Phantom Lady (1944)

Phantom Lady (1944)

Toronto Film Society presented Phantom Lady (1944) on Monday, January 21, 1974 in a double bill with Underworld, U.S.A. as part of the Season 26 Monday Evening Film Buff Series, Programme 3.

Production Company: Universal.  Director: Robert Siodmak.  Screenplay: Bernard C. Schoenfeld, based on the novel by Cornell Woolrich, writing as William Irish.

Cast:  Franchot Tone (Jack Marlow), Ella Raines (Carol Richman), Alan Curtis (Scott Henderson), Aurora (Estela Monteiro), Thomas Gomez (Inspector Burgess), Fay Helm (Ann Terry), Elisha Cook, Jr. (Cliff), Andrew Tombes, Jr. (Bartender), Regis Toomey (Detective), Joseph Crehan (Detective), Doris Lloyd (Kettisha), Virginia Brissac (Dr. Chase).

Phantom Lady (1944)

Raymond Durgnat has pointed out that Phantom Lady is one of a deluge of films made in the Forties in the United States about portraits and missing women, including Laura, One Touch of Venus, Portrait of Jennie, Woman in the Window, and The Dark Corner (Clifton Webb trying to equate painting of the ideal woman with Cathy Downs).  The theme intrigued Hollywood and was that of a man who was fascinated by the idealized image of a woman.  The men who adhered to the ideal woman and ignored the real one usually suffered a severe downfall.  In Laura, Dana Andrews makes the change easily (who wouldn’t, Gene Tierney is pretty close to the ideal–except, it’s pointed out, she lies a lot).  Clifton Webb prefers the ideal and goes down for it.

Phantom Lady (1944)

In the Fifties Hitchcock, in Vertigo, picks up the theme and continues to modify it.  This time it is not the man who goes down but the ideal (literally, Kim Novak in her “ideal” disguise falls from the “ivory” tower).  It was up to The Pyx to pick up from where Hitchcock left off–on the ground with the dead woman’s body.  This time we deal strictly with the real woman, albeit in flashback, who comes to fascinate Christopher Plummer, the policeman-investigator.  There is o chance that the woman, Karen Black, can come alive like Gene Tierney–the real-ideal split is definitely out.  Not only that but she is really “real”–not just a liar this time but a practicing prostitute junkie.  Significantly The Pyx was not made in the U.S. Hollywood, for the most part, has given up on movies about male-female relationships.

Phantom Lady (1944)

Phantom Lady is really a murder mystery but the identity of the murderer is made known at an early stage and the search for the missing woman provides the main thread of the story.  An interesting plot point to note is the occupation of the murderer.  Colin McArthur has pointed out that Hollywood’s anti-intellectualism manifested itself many times by having the villain committed to art, usually as a collector or a critic (The Maltese Falcon, The Big Sleep, Laura, The Dark Corner).  The real strength of Phantom Lady is its visual quality and film noir moodiness.  Most critics agree that the script is not as strong as it could be.  “Hollywood In The Forties” points out that “The story–from a pulp novelette about a search for an accused murderer’s alibis, most notably a mysterious woman in a bizarre hat met in a bar to the strains of ‘I Remember April’–becomes an excuse for the exploration of the underworld, for a series of descending spirals into hell”.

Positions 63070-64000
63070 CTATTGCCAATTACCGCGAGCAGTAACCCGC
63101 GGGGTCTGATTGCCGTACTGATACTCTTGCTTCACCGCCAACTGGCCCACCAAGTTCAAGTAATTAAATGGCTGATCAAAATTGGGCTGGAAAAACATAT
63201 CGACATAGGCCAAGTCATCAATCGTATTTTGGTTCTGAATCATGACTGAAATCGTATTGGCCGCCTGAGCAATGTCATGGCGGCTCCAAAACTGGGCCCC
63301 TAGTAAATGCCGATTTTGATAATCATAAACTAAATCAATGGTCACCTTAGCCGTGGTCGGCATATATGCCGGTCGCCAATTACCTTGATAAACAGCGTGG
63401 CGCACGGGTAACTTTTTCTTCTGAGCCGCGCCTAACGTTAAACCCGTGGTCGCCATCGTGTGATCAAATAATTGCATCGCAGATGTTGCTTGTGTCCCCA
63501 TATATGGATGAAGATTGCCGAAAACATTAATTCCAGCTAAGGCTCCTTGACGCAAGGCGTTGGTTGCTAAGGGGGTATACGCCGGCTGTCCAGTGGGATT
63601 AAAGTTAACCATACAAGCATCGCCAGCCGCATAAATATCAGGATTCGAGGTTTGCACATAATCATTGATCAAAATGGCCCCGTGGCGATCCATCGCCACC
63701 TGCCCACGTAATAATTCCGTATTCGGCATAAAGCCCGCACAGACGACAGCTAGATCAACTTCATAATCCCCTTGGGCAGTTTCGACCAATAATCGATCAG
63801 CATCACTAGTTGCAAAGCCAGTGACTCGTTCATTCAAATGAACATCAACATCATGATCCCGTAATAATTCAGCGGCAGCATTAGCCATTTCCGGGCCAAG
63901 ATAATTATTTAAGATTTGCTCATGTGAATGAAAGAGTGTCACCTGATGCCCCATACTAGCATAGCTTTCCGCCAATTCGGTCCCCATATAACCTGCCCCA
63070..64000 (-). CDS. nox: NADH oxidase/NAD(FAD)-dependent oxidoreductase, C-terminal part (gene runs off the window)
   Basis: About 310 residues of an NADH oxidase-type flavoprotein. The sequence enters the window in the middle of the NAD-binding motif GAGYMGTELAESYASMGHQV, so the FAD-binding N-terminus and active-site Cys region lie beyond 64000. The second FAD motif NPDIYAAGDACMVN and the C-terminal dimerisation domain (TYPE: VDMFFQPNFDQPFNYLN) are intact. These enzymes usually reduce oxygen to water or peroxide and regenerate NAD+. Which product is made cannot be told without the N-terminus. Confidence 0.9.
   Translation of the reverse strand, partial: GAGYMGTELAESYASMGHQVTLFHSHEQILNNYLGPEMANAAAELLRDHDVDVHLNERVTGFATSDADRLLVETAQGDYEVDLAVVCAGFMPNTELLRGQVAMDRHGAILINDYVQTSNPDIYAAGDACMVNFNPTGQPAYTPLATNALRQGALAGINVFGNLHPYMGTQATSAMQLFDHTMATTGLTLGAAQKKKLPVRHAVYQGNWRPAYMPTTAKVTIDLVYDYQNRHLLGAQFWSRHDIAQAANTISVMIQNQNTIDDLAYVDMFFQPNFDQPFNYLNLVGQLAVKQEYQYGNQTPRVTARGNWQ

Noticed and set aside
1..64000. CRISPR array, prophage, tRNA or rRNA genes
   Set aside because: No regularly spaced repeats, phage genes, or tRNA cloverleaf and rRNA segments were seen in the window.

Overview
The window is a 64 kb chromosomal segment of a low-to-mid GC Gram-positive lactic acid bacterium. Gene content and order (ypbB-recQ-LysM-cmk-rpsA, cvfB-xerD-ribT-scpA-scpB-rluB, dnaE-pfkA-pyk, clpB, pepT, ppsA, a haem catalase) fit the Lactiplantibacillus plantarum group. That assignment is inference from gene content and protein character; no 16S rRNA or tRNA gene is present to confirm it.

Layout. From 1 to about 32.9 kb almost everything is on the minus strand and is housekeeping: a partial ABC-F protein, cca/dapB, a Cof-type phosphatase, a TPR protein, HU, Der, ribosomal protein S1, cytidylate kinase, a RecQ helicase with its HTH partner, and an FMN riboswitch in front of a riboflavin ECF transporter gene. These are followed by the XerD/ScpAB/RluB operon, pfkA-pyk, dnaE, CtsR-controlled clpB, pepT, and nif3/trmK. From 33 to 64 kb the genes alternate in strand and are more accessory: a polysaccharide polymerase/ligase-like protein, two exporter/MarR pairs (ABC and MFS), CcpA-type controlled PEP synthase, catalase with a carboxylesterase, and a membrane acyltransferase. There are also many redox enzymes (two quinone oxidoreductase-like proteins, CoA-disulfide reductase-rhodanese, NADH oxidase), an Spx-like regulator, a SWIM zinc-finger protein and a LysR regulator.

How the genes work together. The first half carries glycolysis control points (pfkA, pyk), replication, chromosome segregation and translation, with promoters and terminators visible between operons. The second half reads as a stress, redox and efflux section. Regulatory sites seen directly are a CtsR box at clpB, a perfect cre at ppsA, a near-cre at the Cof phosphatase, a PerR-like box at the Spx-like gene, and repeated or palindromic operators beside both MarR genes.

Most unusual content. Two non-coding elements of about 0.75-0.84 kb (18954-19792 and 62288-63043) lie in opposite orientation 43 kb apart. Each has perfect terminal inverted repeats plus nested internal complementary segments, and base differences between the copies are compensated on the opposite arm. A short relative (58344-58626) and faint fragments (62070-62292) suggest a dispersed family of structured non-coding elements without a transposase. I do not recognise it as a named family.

Phantom Lady (1944)

Taking place almost entirely at night, the glistening wet streets place this film visually in the film noir genre and, at the same time, with its play of light and shadow, it invokes the German expressionistic period.  Durgnat views the heavy shafts of light in the condemned cell scenes as perhaps the last burst of expressionism in Hollywood.  Andrew Sarris has pointed out that the films made by Robert Siodmak in Hollywood were more Germanic than his German ones.  Siodmak, whose career began in Germany and France, made his first film in the U.S. in 1941.  Phantom Lady, made in 1944, was his eighth Hollywood film.  It was produced by Joan Harrison, a British writer-producer, who was an assistant for many years to Alfred Hitchcock.  A great deal of attention was paid to this producership when the film was first reviewed.  James Agee’s review attributed everything to Harrison–Siodmak was not even mentioned.  Pauline Kael noted that “Siodmak’s Hollywood films, such as The Sprial Staircase, The Suspect, Phantom Lady, The Killer, and The Crimson Pirate, are much better known than he is–perhaps because his films are often mistakenly attributed to other directors or to highly publicized producers”.

Phantom Lady (1944)

Phantom Lady is peopled with familiar Hollywood faces in secondary roles.  Most notable is Elisha Cook, Jr., the perpetual fall guy, who rarely survives on screen for more than one reel.  There is one extraordinary scene he is in, a jazz jam session, that Agee describes as “a metaphor for orgasm and death–which in turn become metaphors for the jam session”.  Agee pointed out that “the late reels of the picture slacken, and the ending, upon which Universal insisted, is half-heartedly done.  But this is written as a would-be corrective of too much indiscriminate praise.  There is plenty in Phantom Lady to enjoy, and to be glad of”.

Notes by Austin Whitten

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